Poor people have nice TVs because wages have gone up a little and the price of TVs has dropped like a brick.Cousin Bigoty can’t afford to get his kids an education because wages have gone up a little and tuition has shot the moon.
That said, economically speaking this chart is by no means a slam dunk for any particular political worldview. Check this article, with its nearly 180-degree interpretations of this chart: The same data can be read as either an indictment of failed socialism being inevitably co-opted and driving up the cost of necessities, or as an indictment of late capitalism giving the masses their “bread and circus” while denying them the necessities of serviceable healthcare, housing, and education.
For my part, it looks to me like what happens when you have massive (and growing) income disparity: Everything divides into either run-away Veblen goods or near-disposable commodities (from the perspective of those at the nose-bleed heights of the top of the hockey stick). This chart illustrates why, for many Americans, America no longer feels great, and similarly why all the trade protectionism and corporate tax giveaways and draconian immigration restrictions in the world will never make America great again.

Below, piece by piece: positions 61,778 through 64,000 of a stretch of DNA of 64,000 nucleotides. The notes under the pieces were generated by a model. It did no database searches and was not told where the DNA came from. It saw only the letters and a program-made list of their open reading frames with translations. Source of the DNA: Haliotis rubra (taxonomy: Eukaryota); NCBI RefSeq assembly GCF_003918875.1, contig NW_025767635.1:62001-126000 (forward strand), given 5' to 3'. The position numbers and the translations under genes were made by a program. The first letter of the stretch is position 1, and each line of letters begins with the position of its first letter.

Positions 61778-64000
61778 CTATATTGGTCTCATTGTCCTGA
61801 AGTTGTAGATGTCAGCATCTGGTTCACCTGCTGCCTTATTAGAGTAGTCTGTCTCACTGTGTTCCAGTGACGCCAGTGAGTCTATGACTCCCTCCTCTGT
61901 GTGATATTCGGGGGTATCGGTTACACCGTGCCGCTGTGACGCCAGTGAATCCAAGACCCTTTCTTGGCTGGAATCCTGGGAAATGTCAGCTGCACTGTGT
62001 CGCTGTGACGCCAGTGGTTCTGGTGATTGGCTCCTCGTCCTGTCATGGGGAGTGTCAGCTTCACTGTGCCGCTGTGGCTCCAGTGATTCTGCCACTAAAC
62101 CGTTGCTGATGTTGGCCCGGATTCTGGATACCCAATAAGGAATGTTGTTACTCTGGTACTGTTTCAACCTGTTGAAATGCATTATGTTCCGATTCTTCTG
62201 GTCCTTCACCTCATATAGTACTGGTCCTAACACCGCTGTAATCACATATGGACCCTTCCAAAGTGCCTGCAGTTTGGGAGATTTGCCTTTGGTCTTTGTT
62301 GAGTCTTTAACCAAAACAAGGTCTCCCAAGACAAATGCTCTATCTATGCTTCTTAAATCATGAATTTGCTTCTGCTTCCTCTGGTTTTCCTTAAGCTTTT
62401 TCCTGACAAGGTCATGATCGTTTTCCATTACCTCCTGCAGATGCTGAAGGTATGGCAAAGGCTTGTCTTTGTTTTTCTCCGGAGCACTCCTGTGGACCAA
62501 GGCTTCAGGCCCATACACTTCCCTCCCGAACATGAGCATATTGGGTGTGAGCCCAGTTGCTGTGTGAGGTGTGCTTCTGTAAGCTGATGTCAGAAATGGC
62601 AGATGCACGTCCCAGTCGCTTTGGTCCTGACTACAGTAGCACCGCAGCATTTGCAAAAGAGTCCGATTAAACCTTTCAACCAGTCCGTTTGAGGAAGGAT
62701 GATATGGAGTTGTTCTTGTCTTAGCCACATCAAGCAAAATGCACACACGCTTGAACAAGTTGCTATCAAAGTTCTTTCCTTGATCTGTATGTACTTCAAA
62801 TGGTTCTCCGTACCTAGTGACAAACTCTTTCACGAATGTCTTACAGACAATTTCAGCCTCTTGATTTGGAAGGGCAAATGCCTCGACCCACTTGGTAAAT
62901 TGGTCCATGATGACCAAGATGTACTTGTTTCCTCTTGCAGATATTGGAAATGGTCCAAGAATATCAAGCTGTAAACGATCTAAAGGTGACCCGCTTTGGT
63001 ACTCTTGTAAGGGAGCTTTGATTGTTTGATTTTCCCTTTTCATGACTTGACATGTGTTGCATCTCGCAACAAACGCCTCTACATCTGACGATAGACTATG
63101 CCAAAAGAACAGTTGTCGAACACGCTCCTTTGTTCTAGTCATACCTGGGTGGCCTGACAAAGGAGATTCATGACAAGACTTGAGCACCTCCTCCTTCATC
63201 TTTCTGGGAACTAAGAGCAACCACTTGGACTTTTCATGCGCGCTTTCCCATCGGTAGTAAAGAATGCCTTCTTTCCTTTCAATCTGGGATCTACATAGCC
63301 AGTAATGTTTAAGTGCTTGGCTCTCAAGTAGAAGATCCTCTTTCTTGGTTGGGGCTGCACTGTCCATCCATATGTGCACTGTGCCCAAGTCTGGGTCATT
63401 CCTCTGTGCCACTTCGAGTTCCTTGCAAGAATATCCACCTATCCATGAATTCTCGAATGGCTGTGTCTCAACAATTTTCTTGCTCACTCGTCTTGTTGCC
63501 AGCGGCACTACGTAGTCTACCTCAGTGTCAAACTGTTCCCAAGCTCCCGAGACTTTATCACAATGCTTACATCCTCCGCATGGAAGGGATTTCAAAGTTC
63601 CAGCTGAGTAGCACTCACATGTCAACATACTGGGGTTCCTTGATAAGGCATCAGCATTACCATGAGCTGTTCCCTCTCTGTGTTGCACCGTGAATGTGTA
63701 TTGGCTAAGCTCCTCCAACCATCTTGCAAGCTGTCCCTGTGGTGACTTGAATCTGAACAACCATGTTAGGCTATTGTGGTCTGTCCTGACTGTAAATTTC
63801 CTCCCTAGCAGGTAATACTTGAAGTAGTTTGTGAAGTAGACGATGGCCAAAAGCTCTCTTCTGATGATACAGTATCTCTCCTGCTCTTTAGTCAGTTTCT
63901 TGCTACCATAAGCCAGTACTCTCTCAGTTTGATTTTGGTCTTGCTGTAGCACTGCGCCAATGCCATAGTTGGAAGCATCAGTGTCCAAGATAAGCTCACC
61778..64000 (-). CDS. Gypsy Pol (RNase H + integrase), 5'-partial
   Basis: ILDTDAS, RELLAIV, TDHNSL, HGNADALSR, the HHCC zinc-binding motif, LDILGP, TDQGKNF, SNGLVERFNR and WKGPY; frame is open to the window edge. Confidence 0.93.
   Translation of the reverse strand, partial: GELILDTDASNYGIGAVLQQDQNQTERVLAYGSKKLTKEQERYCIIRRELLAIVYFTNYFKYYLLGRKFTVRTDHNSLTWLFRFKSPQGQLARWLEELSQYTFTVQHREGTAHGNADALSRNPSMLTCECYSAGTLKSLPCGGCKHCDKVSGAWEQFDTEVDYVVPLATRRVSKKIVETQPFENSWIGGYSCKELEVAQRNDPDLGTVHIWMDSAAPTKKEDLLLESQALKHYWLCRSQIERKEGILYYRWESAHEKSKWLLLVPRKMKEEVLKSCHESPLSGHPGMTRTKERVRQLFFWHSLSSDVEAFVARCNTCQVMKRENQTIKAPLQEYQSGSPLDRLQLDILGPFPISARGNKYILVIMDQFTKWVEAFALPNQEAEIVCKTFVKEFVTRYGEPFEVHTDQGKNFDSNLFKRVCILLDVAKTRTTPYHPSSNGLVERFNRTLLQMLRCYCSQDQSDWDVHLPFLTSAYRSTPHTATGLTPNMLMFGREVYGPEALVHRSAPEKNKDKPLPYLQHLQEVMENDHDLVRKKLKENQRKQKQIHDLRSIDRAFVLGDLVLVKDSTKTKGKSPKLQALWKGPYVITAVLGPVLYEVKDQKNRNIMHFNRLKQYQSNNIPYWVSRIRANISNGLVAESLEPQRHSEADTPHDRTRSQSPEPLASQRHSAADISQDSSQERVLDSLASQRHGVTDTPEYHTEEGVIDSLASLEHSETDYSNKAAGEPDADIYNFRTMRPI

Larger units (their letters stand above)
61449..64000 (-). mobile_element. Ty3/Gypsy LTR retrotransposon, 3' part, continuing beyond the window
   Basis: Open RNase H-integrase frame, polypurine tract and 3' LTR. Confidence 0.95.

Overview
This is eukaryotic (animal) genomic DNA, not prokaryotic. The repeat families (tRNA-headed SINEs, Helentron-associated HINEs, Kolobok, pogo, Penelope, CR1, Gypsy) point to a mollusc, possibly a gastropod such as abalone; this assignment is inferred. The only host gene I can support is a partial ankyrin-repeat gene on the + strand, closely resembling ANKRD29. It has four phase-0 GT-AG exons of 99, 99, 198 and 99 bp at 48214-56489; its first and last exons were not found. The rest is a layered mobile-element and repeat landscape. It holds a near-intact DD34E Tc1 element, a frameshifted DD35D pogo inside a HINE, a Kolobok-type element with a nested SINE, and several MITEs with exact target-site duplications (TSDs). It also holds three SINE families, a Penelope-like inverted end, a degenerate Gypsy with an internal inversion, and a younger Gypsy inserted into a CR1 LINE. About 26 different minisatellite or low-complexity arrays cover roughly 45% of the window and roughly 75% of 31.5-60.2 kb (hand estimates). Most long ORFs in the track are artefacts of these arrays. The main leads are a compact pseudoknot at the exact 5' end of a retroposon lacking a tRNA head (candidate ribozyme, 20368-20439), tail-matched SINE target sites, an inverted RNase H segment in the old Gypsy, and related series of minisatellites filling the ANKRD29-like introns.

Is this more plausible as a CIA guide for resistors trying to drag down fascists in foreign nations, or as a plot to nudge patriotic Americans into suspecting organized labor and broad progressive social movements of actually being enemy saboteurs?
…when I go to sum up the story in a Big Picture way, I end up saying the same thing that I said about that election:
I totally hear where folks—angry, aggrieved, not-gonna-take-it-anymore folks—are coming from, because I totally agree with them: They are getting screwed. We just totally disagree on who is screwing them, or what is a sensible way to address that.
This story is about that, in a fundamental way.
I also tell an anecdote about seeing a homeless guy get ejected from a Coney in the mid-1990s, and make mention of Michigan trespassing laws, the sovereign citizen movement, my neighbors from Chennai, and Dave-o’s patented “magpie and junk drawer” speculative-fiction drafting strategy.
The Nov/Dec issue of F&SF is still on newsstands—but only for a few more days. Nab your copy soon!
I don’t think I’ve ever read anything quite like this (and the audio version—also free on the Nightmare Magazine website—is really good).
Nominally a horror story, Sam J. Miller’s “Angel, Monster, Man” is, in fact, a really interesting piece of speculative fiction.Gets me thinking about how frequently fiction that speculates on a disenfranchised group getting power gets slotted into “horror”—and once you start thinking that way, all horror starts to look like a liberation fantasy as seen through the establishment’s eyes: Is Night of the Living Dead more about zombies, or more about the terror experienced by rural whites and the patriarchy when confronted with a competent black man? Is The Exorcist about demon possession or the threat of women’s liberation (see also, Carrie)?Is Psycho about a “psycho” or about the terrifying prospect of homosexuals no longer shackled by shame/guilt?